Aquaculture, the farming of aquatic organisms such as fish, crustaceans and plants, is the world’s fastest growing food production sector and produces more than 50% of the global seafood supply. The global aquaculture industry, currently valued at over $144 billion, has consistently grown in terms of volume, increasing at an average of 8% annually in the last 20 years.
In 2014, aquaculture overtook wild-caught fish as the leading source of seafood, and by the year 2020, the industry’s value is expected to reach over $200 billion—a 38% increase from today’s figure. A confluence of demand factors such as global population growth and increased fish consumption has exponentially increased pressure on wild fish stocks, driving the need for seafood produced using sustainable aquaculture techniques. By 2050, aquaculture production will need to grow by another 70 million tonnes to meet the world’s seafood demand. The consumption and dependency on seafood for well-being has never been this high.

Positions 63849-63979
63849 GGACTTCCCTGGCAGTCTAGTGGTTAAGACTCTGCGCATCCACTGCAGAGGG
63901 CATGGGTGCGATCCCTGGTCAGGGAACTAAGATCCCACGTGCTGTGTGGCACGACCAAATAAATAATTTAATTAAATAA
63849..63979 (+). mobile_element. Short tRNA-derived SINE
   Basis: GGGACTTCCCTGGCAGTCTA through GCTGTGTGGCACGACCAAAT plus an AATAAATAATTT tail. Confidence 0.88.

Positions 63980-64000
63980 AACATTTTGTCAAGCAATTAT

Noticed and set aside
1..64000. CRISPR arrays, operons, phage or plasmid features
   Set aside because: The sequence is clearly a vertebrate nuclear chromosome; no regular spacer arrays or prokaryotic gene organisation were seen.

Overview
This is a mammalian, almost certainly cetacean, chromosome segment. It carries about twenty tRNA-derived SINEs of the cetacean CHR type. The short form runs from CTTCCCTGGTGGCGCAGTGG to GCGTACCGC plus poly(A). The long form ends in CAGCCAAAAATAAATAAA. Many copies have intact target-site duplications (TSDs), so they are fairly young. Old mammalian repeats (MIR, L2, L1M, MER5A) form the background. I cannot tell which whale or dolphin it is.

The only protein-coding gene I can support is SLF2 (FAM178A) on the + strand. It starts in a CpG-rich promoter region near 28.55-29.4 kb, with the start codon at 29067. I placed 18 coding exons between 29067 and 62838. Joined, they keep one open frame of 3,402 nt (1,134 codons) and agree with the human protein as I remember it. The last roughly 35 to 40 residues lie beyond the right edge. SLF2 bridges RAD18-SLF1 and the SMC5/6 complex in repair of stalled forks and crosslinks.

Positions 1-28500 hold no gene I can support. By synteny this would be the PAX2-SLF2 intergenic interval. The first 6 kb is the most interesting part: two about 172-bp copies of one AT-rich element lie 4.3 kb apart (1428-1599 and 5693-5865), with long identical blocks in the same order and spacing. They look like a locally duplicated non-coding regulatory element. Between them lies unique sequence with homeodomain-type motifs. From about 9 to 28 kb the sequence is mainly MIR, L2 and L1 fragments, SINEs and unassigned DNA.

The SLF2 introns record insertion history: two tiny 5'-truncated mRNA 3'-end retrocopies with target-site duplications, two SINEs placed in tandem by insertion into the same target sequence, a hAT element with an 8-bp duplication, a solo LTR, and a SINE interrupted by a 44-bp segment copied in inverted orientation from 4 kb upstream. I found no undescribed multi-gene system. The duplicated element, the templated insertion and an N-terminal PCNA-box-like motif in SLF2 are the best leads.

One sustainable solution within the thriving aquaculture industry is a production method called Recirculating Aquaculture Systems (RAS). RAS, a land-based fish farming method, has the flexibility to be fully operational in any environment. It is self-contained and does not require direct water access, enabling abundant and fresh protein sources in a myriad of geographies where traditional aquaculture would be impossible. Businesses and policymakers are seeing value in RAS as a way to improve food access and gain a sustainable seafood supply.
There is a significant industry trend toward RAS designed land based fully contained aquaculture facilities that minimize resource usage while producing wholesome foods.
IRAFS and RAS Systems – Read more